February 25, 2021
The Gateway For Payroll Data
President Biden’s Plan To Change Credit Reporting And Scoring

The Biden administration has a big target in its sights, or rather three big targets—Equifax, TransUnion and Experian. If President Biden has his way, he will create a public credit reporting agency (CRA) to compete with the three major credit bureaus and maybe one day replace them altogether.

The push for a public credit reporting agency is part of President Biden’s job and economic recovery agenda. The president’s agenda is inspired by a proposal from Dēmos, a liberal think tank with offices in New York and Washington, D.C. It calls for the formation of a new, national credit reporting and scoring division inside the Consumer Financial Protection Bureau (CFPB).

“Being able to obtain an accurate credit report and score is a critical step for homeownership,” says The Biden Plan to Build Back Better by Advancing Racial Equity Across the American Economy. The proposal suggests that a government-run CRA could fix a credit reporting system that frequently holds consumers back from becoming homeowners due to problems like credit reporting errors and racial disparities.

Paving the Payments Future
World's Most Unbanked Countries 2021

Hundreds of millions of people globally have no checking or savings bank account. Financial exclusion undermines their quality of life and hold their nations’ economies back.

According to the Oxford English Dictionary, the term “unbanked” refers to a person or entity “not having access to the services of a bank or similar financial organization.” You would be out of luck if your preferred vocabulary is the Merriam-Webster, which concisely explains that the term describes something that is “not deposited in a bank.”

Yet, around the globe, there are scores of such thinly or ill-defined specimens: more than 1.6 billion adults, according to the World Bank. Never mind the practicality of cheques or ATM machines, let alone the luxury of credit cards or airline miles: the unbanked have no checking, savings or mobile money provider accounts, no access to financial products like insurance, loans or mortgages, no protection for their money from theft or loss. They are also more likely to be poor—and to stay poor too.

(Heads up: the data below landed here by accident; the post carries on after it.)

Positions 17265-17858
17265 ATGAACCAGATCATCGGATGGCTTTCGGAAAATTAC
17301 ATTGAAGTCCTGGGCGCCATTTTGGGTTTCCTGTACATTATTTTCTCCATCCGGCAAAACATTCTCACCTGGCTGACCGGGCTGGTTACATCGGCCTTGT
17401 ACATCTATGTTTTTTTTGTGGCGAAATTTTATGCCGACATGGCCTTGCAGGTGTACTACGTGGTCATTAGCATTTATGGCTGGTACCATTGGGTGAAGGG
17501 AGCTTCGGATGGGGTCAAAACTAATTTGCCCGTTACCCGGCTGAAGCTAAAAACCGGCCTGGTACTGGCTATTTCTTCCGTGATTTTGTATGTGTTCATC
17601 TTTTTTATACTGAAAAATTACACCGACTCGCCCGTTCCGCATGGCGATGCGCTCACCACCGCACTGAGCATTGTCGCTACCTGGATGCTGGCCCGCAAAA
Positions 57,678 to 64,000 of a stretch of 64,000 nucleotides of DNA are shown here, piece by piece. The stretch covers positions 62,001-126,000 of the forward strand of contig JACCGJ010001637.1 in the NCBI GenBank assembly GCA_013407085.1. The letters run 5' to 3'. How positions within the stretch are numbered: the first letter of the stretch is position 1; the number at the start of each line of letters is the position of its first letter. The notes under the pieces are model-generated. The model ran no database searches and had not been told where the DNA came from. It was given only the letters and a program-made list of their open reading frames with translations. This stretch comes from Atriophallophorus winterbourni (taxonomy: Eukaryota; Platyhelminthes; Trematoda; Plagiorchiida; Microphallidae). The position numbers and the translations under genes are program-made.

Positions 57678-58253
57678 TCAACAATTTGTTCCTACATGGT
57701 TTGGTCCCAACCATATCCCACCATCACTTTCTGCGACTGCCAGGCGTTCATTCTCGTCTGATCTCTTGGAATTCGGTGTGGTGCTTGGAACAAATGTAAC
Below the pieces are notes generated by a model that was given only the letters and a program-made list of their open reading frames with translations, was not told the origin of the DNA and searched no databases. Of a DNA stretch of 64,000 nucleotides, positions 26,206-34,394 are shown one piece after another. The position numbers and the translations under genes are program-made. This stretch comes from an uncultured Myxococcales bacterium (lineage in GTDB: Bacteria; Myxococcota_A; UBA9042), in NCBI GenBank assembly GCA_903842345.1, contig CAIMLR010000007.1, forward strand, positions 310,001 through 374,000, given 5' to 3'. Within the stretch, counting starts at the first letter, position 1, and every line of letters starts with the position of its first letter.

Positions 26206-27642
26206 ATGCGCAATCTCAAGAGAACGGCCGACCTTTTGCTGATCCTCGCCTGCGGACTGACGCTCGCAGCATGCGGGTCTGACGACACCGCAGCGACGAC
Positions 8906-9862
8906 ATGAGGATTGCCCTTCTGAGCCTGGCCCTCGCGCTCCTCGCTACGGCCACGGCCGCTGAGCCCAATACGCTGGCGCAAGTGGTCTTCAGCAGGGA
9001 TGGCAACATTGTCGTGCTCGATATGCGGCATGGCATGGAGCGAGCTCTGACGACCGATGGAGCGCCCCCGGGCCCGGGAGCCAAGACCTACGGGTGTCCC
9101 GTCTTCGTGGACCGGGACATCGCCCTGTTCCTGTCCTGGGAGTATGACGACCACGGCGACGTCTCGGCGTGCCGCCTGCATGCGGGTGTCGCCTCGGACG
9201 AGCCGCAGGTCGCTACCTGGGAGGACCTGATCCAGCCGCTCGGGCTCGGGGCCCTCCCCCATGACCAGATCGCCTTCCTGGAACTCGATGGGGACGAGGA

Taxpayers can start filing now: Electronic filing, including Free File is the best way to avoid pandemic-related paper delays. E-filing combined with direct deposit is the fastest way to get a refund.

Recovery Rebate Credit: If you’re eligible – and either didn’t receive Economic Impact Payments or if you think you qualify for more than you received – you’ll need to file a
2020 tax return and claim the Recovery Rebate Credit even if you otherwise
State Tax Revenue Plunges After Decade of Growth

Pandemic Drives Historic State Tax Revenue Drop

Total state tax revenue was down $46.4 billion from its pre-pandemic level in the four quarters ending June 30, 2020—the past budget year for nearly all states. Tax collections had been growing in most states until the COVID-19 outbreak but then took their steepest plunge in at least 25 years in the final quarter. Although at least some of this drop was expected to be recovered in the third quarter, nearly half of states still project revenue declines this fiscal year.

State tax revenue from April through June 2020 collectively was lower by an extraordinary 25% from the same quarter of 2019. Receipts fell after the public health emergency disrupted large parts of the economy and set off a recession. But much of the sudden shortfall was due to the federal government’s decision—copied by nearly all states—to delay the April 15th income tax filing deadline until July 15th. The delay pushed large sums of state personal and corporate income tax payments into the first quarter of the current fiscal year, aggravating the strain on many states’ budgets last fiscal year.